It is well known that the waveforms of the supply voltage and ground potential are very complex because multiple current spikes of different sizes are observed in and after the clock edge along the whole digital circuit. Moreover, the power and ground lines work as a distributed RLC network and the non-active gates of digital circuit work as a network of lossy capacitors. The current spikes generated on the supply and ground waveforms excite this complex mesh of distributed elements generating complex waveforms that evolve in time and space. The exact waveforms depend on the current distribution, the RLC parameters and the layout of the digital circuit, thus being in general different in each clock period. To deal with this diversity, the PSN monitoring circuit needs to have a time resolution adapted to the PSN waveform,

To work properly, a sampling period of the PSN monitoring circuit, i.e. the delay of the delay circuit 10 in FIG. 1( a) should be much smaller than the duration of the PSN waveforms. If the characteristic time of the PSN waveform is higher than about ten times the sample period of the PSN monitoring circuit, it will collect the PSN behavior with enough accuracy. The characteristic time of the PSN waveform can be estimated as a characteristic time by knowing the logic deep of the digital circuit, which can be in the range of 20 to 30. Further information regarding the estimation of the characteristic time of the PSN waveform are described in H. Bakoglu, “Circuits, Interconnections and Packaging for VLSI”, Reading, MA Addisson-Wesley, 1990. If the PSN monitoring circuit has a sampling period equivalent to a range from about two to three gate delays, it will be able to capture the interesting features of the PSN waveform. This is the case in the proposed PSN monitoring circuit, such that it can be assumed without great error that the power supply voltage VDD can be regarded constant during the propagation of the input signal IN from the input terminal to the output terminal of the delay circuit 10.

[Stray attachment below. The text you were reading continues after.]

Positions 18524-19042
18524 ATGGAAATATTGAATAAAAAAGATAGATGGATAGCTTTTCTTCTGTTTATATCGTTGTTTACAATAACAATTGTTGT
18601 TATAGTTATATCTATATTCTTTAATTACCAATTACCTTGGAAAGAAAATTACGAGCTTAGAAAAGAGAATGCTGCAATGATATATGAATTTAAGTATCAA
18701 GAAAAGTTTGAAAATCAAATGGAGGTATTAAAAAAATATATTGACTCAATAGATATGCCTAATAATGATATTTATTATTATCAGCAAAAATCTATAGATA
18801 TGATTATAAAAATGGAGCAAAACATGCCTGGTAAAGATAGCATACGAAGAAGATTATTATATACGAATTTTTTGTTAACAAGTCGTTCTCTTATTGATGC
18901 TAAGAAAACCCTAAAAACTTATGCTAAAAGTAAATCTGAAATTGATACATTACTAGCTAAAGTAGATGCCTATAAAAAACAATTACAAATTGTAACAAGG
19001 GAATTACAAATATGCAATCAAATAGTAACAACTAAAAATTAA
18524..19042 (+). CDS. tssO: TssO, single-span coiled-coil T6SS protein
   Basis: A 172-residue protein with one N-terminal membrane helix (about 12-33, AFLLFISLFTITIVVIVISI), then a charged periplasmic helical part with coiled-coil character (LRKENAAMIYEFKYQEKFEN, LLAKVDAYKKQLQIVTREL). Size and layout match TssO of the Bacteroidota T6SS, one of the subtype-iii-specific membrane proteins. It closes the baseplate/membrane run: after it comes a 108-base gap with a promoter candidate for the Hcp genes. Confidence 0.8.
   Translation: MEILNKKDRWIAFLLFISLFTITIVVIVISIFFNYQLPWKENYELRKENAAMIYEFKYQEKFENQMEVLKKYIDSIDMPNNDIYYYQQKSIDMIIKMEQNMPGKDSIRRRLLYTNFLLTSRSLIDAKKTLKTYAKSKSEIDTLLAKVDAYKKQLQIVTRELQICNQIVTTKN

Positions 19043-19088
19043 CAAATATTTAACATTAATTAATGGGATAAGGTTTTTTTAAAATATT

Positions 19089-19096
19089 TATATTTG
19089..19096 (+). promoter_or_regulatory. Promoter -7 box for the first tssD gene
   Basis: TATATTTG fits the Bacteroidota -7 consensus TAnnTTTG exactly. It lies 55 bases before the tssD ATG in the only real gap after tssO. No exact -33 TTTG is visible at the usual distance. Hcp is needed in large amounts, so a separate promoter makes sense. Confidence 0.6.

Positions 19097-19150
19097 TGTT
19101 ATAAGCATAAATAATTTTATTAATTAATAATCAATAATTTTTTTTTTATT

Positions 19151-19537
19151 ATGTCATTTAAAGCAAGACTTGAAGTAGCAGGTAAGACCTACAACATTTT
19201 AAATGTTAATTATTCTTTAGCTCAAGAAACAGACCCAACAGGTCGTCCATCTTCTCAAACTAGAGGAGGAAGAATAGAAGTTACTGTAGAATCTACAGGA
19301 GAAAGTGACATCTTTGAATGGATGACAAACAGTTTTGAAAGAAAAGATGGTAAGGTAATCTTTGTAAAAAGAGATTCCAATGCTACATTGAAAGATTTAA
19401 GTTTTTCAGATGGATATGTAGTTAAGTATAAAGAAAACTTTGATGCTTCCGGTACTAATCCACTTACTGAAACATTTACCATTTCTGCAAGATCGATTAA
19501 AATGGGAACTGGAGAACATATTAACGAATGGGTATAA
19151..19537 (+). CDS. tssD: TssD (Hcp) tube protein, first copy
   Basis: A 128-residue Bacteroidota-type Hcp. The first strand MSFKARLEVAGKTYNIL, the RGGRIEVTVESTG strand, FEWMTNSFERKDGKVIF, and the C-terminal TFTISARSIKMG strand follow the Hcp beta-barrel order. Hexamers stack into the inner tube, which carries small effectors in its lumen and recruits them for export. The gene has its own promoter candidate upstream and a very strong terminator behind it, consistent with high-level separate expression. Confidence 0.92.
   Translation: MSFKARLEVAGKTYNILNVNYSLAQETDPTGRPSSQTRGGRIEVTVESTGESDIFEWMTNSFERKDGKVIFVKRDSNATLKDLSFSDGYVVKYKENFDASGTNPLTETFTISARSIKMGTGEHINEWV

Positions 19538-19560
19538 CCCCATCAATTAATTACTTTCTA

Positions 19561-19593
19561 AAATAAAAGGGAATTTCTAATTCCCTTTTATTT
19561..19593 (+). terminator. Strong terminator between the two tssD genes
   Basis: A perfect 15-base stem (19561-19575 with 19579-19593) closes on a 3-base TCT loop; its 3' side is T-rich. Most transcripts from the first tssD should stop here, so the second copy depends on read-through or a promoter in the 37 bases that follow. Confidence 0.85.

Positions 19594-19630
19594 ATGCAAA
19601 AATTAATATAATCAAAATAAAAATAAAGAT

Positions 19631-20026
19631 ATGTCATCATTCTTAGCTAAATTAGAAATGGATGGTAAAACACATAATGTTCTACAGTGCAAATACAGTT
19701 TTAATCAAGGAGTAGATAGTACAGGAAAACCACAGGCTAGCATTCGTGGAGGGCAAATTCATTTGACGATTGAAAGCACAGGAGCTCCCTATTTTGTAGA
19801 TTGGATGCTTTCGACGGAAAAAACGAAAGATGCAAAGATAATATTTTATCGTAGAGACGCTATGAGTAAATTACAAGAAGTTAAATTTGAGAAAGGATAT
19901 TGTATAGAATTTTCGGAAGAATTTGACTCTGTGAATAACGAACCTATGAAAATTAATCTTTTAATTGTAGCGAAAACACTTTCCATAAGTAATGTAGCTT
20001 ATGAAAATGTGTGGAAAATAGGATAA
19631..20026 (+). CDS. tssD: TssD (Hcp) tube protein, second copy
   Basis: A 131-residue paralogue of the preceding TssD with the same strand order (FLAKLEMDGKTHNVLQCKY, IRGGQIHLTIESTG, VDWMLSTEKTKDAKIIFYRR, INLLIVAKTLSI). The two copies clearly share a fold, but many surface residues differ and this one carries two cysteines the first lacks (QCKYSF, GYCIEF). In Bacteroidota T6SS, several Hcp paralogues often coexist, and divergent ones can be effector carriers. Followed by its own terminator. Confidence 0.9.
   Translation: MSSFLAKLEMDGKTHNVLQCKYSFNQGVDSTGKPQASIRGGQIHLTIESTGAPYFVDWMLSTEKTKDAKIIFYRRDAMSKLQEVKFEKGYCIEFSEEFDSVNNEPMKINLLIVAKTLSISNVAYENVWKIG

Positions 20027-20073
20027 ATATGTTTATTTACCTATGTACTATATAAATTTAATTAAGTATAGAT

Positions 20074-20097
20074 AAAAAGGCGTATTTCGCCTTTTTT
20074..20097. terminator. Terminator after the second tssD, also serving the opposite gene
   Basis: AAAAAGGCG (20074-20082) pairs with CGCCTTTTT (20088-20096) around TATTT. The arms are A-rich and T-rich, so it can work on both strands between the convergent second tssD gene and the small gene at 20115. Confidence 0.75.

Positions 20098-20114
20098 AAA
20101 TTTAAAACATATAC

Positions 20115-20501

FIG. 2( a) shows a block diagram of a circuit arrangement comprising a monitoring circuit 100 as shown in FIG. 1 and a preceding trigger circuit 30 for adjusting the timing of the input signal IN. As indicated in FIG. 2, the trigger circuit 30 is connected with its input terminal to a clock line 40 which supplies the clock signal CK, from which the input signal IN is derived. FIG. 2( b) shows waveforms of the clock signal CK, the input signal IN of the monitoring circuit 100 and its output signal OUT, the supply voltage VDD and the ground potential VSS. The dotted lines in FIG. 2( b) indicate the start time and stop time of the sampling period, i.e. the propagation delay td. If the propagation delay td is selected small enough, the effective supply voltage VDDeff seen by the delay circuit 10 can be regarded constant.

FIG. 3 shows a schematic circuit diagram of a PSN monitoring circuit according to the preferred embodiment. In FIG. 3, the delay circuit 10 consists of three inverter circuits 12 to which an input signal is supplied via a NOR gate 14 which works as a control gate to disconnect or test the monitoring circuit when desired. Thus, the supply of a clock signal CK to the inverter delay line can be controlled by the logical level applied to a control signal CTRL at the other input of the NOR gate 14. Additionally the clock signal CK is supplied to an inverted gate terminal of a CMOS transistor MP1 which provides a connection between the power supply line VDD and a buffer capacitor CY from which the charging current for the PSN measuring capacitor CX is supplied. Thus, the transistor MP1 works as a switch which connects and disconnects the buffer capacitor CY form the power supplied line VDD. The buffer capacitor CY must be selected large enough to keep its voltage VY substantially constant during the sampling process, thus isolating the current supplied to the measuring capacitor CX from the influence of power supply variations due to the PSN. The serial CMOS transistors MP2 and MP3 correspond to the switches SIN and SOUT in FIG. 1( a) and determine the charging time of the measuring capacitor CX. As indicated in the circuit diagram of FIG. 3, the CMOS transistors MP1 to MP3 are p-channel CMOS transistors.

Furthermore, an n-channel CMOS transistor MN1 is connected in parallel to the measuring capacitor CX and is controlled by the input signal IN of the inverter delay line, so as to discharge the measuring capacitor CX while the input signal IN is at low level or “0”. Thereby, an initial reset of the measuring voltage VX can be assured.